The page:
Memoir

75. I Don’t Believe In Peter Pan, Frankenstein Or Superman

“Hey, can I help you find anything?” He looked like a bad photo collage, this little scrawny dude with disproportionately huge legs.

“No, we’re just looking around.”  Sherri held my hand tightly.  She always held my hand tightly.

“Well let me know if you need anything.”

“What kind of bike is that?”

“It’s called a mountain bike.  They’re really popular in California right now.”

“Is it a ten speed?”

“It’s actually a twenty-one speed.”

“Man, that thing must fly.”

“Just the opposite.  Its gears are so small that you can ride it up Mt. Mitchell if you want.  You can even ride it around inside the store.  Try it.”

I mounted the freaky beast and peddled it around the perimeter of the store.  “That’s pretty cool.”

“You should get one,” the salesman said.

“No, I’m into racing bikes.”

“Oh? What do you have?”

“A Schwinn Continental.”

He laughed.  “That’s not a racing bike.”

“It has long cranks.”

“That doesn’t mean anything.  Come here.”  He rolled a bright red Club Fuji from the rack.  “Pick that up.”  The bike felt about half the weight of my Schwinn, not that it mattered much since I hadn’t ridden my bike since I received my driver’s license.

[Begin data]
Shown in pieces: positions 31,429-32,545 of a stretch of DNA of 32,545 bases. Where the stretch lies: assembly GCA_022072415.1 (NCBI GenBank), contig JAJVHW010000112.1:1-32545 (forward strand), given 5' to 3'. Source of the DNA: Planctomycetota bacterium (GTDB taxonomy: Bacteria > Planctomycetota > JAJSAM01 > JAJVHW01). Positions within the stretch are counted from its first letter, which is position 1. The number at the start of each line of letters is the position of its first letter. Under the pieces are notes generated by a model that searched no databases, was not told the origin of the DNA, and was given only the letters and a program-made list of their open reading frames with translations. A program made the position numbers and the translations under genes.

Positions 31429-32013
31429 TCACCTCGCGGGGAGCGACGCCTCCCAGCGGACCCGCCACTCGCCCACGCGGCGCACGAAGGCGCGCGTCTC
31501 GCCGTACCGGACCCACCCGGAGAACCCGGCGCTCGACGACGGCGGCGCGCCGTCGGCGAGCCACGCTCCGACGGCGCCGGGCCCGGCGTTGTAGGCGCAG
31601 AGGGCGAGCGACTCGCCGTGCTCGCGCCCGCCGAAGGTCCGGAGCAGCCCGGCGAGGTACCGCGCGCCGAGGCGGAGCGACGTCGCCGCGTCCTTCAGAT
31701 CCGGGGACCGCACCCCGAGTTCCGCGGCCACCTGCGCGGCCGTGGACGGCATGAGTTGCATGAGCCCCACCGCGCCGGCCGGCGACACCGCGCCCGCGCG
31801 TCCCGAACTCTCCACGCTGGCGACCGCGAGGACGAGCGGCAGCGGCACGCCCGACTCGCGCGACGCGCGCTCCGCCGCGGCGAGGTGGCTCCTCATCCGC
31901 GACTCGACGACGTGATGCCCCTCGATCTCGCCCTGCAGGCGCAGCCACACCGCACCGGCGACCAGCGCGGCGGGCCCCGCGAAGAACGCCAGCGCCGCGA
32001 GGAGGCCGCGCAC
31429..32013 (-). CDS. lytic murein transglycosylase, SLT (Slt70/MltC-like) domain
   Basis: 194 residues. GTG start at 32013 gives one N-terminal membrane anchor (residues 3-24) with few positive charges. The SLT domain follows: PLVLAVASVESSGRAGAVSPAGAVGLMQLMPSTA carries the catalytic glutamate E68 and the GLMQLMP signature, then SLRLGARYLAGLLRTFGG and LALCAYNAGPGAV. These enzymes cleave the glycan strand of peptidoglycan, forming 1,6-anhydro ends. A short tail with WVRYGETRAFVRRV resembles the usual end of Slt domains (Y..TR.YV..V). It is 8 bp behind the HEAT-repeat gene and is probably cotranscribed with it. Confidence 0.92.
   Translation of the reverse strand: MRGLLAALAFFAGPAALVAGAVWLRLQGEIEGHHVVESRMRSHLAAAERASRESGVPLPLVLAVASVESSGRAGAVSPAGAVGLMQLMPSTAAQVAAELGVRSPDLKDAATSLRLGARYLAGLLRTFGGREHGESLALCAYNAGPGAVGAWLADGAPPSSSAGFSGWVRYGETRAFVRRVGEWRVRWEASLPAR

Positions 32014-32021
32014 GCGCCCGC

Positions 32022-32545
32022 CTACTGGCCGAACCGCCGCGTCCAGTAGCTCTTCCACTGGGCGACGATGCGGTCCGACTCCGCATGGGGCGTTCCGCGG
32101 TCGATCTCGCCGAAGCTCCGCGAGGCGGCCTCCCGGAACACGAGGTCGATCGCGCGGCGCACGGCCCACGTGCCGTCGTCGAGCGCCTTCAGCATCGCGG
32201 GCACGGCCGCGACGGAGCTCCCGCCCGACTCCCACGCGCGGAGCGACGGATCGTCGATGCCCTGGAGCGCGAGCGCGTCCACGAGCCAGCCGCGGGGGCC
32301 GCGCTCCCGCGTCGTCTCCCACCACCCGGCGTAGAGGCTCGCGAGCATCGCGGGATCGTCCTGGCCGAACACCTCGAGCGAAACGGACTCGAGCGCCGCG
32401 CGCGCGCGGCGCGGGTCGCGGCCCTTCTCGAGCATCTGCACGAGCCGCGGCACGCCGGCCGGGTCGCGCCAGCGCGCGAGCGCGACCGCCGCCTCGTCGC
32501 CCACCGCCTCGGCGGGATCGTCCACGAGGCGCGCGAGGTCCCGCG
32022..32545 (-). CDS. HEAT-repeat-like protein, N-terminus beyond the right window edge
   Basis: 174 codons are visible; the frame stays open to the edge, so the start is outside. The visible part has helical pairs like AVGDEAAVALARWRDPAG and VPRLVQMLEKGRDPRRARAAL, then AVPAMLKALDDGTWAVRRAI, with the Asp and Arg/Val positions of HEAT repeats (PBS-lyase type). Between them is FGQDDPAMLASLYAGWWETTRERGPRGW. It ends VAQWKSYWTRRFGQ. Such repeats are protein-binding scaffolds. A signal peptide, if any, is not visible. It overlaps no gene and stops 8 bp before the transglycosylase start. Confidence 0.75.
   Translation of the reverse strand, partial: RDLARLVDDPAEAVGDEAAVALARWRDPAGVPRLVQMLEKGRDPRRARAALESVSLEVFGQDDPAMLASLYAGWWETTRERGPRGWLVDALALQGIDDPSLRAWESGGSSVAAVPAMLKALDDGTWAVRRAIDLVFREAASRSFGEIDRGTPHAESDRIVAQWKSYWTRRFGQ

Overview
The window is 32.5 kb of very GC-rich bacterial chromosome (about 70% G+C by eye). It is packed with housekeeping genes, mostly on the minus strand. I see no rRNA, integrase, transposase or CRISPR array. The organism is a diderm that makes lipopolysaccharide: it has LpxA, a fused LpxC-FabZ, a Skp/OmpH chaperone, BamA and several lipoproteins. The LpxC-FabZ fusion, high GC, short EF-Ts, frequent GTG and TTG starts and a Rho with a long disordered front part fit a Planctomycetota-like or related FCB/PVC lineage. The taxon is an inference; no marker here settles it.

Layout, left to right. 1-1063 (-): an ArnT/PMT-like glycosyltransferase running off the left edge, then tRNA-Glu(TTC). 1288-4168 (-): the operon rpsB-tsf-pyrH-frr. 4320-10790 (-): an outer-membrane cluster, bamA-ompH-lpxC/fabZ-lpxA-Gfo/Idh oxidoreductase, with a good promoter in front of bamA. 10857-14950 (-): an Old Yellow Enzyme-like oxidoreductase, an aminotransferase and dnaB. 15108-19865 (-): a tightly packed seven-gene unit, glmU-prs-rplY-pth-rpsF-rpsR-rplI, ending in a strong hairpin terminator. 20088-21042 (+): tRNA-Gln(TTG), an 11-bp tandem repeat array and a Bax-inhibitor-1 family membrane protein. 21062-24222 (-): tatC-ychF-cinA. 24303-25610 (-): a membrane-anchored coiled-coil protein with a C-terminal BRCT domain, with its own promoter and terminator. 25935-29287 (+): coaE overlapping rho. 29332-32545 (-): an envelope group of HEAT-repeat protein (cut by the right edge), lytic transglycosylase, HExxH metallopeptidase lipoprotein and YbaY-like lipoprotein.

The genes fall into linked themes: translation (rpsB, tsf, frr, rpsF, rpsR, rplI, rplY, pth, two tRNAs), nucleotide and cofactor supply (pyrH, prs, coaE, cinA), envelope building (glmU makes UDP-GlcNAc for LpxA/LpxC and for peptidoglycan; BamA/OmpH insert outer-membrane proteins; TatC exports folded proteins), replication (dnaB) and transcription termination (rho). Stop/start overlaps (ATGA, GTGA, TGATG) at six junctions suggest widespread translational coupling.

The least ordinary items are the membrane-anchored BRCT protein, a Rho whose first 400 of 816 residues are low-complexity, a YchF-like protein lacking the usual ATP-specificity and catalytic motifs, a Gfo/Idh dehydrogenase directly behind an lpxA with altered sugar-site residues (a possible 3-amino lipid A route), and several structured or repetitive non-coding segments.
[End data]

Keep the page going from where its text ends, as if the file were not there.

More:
“Man, that’s light.”

“Want to take it for a ride?”   He set the saddle height for me and held open the front door.  The bike moved effortlessly with every pedal stroke.  I felt greasy fast flying through the gears — click click click.  I don’t know how far I rode, but I never wanted to stop.

“How much?”

“Three fifty.”

“I want it.”

“Why?”

“It’s fast.”

“Is that what you’re looking for?”

“I guess.  I just really like it.”

“Then you should check this out.”  We walked to the end of the rack, where a blue bicycle was parked doing forty miles per hour: black saddle, white handlebar tape that matched the frame-mounted tire pump and leather toe straps.  Like an Indy car the bike was covered with exotic labels: Mavic, Columbus, Campagnolo, Silca, Pinarello, Pinarello, Pinarello.  Treviso, Italia.  The thing was a thoroughbred, a Ferrari, a work of art, a machine, pure sex.

“These are hand-made in Italy.  As far as I know there’s only one other one in Spartanburg County.”

“How did you get it?”

“We special ordered it for a customer and he never picked it up.”

“Can I ride it?”

“Sure, after you buy it.”

“How much?”

“$725.00.”

Why not a million?  A billion?  “Oh, okay.  Thanks.”